How Lenders Determine How Much House You Can Afford
Before you begin searching for a home, it is imperative to not jump the gun; instead, you need to be realistic about your financial and life circumstances. You must know how much of a house you can afford, if you can afford one at all. Sometimes a buyer will find that after reviewing your current situation, they may need to stay a renter for a little longer until they can purchase a home without getting in over their head. Here are the top factors lenders typically consider when determining how much house you can afford:
One of the first factors a lender will analyze is your debt-to-income ratio, or DTI. Lenders use this measurement to ensure that you’ll have enough income to cover both your new mortgage payment as well as any outstanding loans you already have such as student loans, credit card debt, or auto loans. Lenders will expect your new monthly mortgage payment to not exceed 36% of your other outstanding debts. You can calculate this ratio yourself by taking your total monthly debt load and dividing it by your monthly gross income.
Your credit is the most important thing when looking to purchase a home. It will determine whether you are able to buy a home at all, how much of a loan you are able to get, as well as the interest rate. Credit scores are based on your previous payment history, overall level of debt, length of credit history, types of credit and applications for new credit. Read: How to get a Mortgage with Bad Credit.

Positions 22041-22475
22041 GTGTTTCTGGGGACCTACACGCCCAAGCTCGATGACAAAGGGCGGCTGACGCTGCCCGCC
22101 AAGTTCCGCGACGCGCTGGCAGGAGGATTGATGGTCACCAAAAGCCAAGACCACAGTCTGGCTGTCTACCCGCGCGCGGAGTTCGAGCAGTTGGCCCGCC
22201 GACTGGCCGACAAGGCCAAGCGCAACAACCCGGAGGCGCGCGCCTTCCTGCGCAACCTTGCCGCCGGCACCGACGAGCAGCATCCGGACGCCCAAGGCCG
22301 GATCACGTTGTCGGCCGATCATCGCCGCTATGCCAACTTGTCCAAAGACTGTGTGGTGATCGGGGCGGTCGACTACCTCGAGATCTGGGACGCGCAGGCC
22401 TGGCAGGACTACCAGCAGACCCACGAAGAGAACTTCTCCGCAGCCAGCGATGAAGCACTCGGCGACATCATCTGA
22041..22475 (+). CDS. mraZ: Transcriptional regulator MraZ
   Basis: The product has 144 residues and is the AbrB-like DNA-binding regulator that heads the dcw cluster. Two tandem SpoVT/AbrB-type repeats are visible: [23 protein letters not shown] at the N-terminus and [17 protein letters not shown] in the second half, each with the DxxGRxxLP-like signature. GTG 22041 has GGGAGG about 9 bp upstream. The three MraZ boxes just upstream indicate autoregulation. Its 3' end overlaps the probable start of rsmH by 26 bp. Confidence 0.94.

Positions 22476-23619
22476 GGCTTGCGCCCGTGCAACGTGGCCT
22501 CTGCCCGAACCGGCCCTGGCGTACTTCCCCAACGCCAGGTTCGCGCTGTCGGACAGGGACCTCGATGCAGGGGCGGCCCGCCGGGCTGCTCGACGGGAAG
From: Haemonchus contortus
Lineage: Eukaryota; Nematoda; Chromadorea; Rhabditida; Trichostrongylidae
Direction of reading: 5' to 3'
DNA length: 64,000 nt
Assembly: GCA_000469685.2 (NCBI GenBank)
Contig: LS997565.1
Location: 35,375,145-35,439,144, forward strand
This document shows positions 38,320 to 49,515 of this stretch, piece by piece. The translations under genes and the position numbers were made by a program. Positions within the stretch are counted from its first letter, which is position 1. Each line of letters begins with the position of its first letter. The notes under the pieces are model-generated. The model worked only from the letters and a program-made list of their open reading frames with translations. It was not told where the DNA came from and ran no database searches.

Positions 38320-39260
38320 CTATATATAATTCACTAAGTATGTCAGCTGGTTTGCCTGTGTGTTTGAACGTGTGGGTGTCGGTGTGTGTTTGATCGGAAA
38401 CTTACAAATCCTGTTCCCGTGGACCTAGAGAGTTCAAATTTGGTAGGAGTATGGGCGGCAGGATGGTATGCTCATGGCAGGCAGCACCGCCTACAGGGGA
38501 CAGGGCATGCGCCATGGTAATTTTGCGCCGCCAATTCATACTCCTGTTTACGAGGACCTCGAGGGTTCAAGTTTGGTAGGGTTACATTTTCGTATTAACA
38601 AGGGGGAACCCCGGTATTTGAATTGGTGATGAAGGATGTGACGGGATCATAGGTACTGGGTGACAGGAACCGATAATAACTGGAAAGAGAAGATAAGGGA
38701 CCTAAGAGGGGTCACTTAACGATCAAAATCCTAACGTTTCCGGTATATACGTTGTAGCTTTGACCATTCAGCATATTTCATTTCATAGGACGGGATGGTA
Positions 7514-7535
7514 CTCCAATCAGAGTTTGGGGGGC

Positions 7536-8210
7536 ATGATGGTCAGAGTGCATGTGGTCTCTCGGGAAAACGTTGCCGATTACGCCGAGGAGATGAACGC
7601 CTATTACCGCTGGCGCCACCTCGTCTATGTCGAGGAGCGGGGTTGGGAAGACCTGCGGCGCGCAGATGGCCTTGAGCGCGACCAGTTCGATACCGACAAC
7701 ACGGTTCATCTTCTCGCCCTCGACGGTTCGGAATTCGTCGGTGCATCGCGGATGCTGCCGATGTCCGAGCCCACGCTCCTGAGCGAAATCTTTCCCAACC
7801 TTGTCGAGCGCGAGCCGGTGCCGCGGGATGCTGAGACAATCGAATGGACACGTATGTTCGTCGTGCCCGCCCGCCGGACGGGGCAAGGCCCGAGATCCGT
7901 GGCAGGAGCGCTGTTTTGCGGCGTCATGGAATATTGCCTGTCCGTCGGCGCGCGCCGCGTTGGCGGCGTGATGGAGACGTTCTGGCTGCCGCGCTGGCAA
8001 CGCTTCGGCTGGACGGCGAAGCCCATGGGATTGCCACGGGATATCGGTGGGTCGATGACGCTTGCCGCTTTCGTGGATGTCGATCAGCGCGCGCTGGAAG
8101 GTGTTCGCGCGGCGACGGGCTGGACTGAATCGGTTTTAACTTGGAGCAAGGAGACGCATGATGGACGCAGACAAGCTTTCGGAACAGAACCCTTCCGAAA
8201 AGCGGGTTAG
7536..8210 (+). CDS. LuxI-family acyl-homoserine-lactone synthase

Lenders will be apprehensive to lending to you if either your credit, or your age of credit is less than ideal. You can have a 780 credit score, but only one year of credit. Just because you have an excellent score doesn’t mean that you meet the lender’s standards in terms of a good credit mix. If this is the case, you may still be able to obtain a loan, but you will more than likely be paying a higher mortgage and interest rate, and also be required to submit a higher down payment.
Down payment requirements
There are great deals out there for first time home buyers. That being said, there is almost no way to get out of having straight cash for a down payment. A down payment is typically 20% of the home. You will always get a better interest rate for a loan on a home (and really any other loan for that matter) if you are able to pay a down payment of at least 20%. That amount does not include closing costs, which usually amount to about 2-5% of the total sale price of the home. See: How Much Money Can I Borrow for a Mortgage?
If your credit is poor or lacking, consider waiting to purchase a home until you improve your credit score, and/or are able to increase your income. Ideally, you should be debt-free when purchasing a home, and also have four to seven months of your expenses saved before making the leap. Of course, this is in addition to having money for a down payment and the costs of closing on the house. Below is an excellent video on how to get a mortgage loan with poor credit: